As of today, HNLMS Haarlem will start searching for mines in the waters off the coast of Libya. Any detected mines will be destroyed by the Dutch minehunter. The deployment takes place at the request of NATO.
On Friday 29 April, a number of sea mines were discovered in the approach to Misrata by a French frigate, causing humanitarian shipping to be obstructed. Two of these mines have been cleared in the meantime. The search for the exact location of the third mine that was observed is still under way. HNLMS Haarlem will join the search for this explosive device as soon as an order to this effect has been issued by the Commander of the NATO mission.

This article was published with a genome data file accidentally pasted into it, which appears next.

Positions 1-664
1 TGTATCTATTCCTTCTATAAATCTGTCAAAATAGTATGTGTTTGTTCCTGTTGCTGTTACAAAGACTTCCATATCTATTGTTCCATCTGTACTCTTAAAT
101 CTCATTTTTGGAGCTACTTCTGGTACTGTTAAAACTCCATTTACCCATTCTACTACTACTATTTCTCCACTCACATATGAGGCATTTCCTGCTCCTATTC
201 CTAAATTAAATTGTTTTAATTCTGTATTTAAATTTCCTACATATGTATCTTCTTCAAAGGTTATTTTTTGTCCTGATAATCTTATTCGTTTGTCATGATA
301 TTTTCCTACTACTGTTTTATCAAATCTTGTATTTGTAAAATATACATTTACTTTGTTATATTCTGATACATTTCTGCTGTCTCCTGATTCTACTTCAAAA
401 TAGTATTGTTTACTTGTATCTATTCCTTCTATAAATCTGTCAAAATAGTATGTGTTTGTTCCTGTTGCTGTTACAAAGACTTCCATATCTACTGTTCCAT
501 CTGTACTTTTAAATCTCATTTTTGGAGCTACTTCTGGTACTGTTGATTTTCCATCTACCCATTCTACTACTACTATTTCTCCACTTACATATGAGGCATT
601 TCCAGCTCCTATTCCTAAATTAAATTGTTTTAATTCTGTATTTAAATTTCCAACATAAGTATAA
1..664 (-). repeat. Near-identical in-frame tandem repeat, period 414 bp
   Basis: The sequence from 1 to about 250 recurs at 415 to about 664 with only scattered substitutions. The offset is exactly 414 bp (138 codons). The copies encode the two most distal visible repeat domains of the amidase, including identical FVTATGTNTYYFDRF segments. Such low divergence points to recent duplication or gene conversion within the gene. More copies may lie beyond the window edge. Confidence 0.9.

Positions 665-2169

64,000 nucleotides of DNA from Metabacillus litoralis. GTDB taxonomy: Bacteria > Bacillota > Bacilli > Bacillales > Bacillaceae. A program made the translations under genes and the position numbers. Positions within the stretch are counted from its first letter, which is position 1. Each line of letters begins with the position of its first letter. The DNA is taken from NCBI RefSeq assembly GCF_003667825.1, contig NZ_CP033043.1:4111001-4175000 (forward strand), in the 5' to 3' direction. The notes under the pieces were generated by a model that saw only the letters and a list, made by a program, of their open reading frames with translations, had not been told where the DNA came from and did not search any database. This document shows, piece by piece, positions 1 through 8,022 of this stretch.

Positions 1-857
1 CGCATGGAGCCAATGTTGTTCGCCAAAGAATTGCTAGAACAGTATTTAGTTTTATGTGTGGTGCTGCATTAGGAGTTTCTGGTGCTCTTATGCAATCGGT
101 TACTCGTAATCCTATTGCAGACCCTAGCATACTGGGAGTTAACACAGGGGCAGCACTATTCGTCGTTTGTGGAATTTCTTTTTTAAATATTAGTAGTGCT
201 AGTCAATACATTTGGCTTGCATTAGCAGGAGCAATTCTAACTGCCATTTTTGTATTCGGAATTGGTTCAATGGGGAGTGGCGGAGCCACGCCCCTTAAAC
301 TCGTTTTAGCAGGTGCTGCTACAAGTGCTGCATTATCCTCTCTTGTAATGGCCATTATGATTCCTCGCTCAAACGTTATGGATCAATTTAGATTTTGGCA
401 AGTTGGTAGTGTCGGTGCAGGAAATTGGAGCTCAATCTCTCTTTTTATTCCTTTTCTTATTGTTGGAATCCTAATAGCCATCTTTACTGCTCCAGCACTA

Although HNLMS Haarlem is only now joining the sea-mine detection and clearing effort, it had been in the area for some time. The Dutch government decided on 22 March that the Netherlands would participate in the NATO enforcement of the UN arms embargo against Libya. The minehunter has been deployed in this operation, which is called Unified Protector, since 28 March.
HNLMS Haarlem will hunt for mines by mapping the area with the aid of hull-mounted sonar. When a mine is detected, it can be detonated by the Seafox Combat, a remote-controlled mine-destruction charge.
Minehunters of the Royal Netherlands Navy can be deployed worldwide for the detection and destruction of explosive devices which obstruct the safe passage of shipping. In addition, they are frequently called upon to clear explosives from the First and Second World Wars.
Related Research on ASDReports.com: